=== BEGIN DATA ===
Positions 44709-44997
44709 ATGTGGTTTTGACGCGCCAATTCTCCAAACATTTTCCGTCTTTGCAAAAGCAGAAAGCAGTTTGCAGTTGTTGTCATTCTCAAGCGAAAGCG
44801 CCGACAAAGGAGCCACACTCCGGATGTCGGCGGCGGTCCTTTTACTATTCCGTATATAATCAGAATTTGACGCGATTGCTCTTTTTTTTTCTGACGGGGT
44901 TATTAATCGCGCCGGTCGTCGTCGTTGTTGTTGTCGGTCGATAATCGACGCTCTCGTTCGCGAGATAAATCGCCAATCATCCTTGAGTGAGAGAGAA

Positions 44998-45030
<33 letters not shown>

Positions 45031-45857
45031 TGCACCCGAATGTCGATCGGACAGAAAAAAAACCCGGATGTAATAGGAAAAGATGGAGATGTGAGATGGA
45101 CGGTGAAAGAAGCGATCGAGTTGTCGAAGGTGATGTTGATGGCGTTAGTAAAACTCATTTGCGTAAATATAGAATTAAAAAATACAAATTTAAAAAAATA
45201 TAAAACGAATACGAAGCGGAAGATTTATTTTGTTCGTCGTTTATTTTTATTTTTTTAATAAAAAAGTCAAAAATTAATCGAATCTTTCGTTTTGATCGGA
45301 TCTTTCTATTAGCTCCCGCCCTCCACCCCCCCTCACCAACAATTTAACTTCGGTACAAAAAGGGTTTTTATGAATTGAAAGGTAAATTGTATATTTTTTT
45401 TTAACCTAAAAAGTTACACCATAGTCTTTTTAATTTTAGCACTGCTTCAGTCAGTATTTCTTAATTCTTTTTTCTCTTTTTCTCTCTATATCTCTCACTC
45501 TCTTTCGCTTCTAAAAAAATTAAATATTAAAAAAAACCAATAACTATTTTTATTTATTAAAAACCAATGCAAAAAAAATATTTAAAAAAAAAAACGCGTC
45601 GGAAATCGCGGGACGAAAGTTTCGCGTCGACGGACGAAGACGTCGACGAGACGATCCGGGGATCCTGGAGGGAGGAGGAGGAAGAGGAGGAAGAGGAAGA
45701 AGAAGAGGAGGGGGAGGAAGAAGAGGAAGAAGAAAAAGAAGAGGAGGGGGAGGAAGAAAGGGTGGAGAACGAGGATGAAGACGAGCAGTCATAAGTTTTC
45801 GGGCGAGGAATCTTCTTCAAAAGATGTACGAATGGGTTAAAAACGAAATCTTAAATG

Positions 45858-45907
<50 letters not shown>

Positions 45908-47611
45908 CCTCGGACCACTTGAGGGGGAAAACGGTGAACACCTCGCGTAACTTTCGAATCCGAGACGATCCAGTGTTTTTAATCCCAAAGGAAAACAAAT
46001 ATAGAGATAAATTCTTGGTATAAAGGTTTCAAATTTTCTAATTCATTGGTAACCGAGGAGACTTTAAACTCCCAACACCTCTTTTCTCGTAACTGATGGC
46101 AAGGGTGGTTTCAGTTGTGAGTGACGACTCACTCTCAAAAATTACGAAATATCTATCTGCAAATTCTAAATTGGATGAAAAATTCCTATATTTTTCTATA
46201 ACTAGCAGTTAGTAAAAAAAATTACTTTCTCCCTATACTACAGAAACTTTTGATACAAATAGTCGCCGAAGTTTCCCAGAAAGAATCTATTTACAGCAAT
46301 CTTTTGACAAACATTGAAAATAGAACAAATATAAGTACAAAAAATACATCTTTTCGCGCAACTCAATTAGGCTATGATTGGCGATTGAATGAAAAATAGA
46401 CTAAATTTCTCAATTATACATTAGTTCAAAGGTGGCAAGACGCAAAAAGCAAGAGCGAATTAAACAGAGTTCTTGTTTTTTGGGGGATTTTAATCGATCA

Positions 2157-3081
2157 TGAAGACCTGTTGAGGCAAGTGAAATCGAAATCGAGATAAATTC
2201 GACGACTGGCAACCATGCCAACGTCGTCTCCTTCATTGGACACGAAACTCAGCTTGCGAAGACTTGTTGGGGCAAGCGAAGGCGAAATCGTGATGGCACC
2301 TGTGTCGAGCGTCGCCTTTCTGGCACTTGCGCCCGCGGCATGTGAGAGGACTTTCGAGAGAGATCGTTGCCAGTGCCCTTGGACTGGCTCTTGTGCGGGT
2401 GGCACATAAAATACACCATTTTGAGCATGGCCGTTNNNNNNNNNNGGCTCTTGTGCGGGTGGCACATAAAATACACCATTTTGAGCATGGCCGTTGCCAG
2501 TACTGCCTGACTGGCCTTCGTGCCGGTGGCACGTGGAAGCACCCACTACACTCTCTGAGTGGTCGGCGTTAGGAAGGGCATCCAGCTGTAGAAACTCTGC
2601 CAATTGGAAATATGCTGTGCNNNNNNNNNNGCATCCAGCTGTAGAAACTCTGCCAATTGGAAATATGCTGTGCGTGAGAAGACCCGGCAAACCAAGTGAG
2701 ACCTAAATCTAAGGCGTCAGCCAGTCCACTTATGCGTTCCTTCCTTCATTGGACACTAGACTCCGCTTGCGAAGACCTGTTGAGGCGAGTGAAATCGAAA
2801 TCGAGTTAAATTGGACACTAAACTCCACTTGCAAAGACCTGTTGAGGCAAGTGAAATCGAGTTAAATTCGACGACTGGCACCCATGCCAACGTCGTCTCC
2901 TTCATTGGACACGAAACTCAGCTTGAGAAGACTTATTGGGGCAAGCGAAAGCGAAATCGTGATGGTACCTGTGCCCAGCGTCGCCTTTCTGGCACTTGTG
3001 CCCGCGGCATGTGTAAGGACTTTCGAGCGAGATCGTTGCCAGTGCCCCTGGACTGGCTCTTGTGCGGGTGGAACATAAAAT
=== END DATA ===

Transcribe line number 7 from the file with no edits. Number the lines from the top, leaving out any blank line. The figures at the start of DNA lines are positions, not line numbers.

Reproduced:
Positions 45031-45857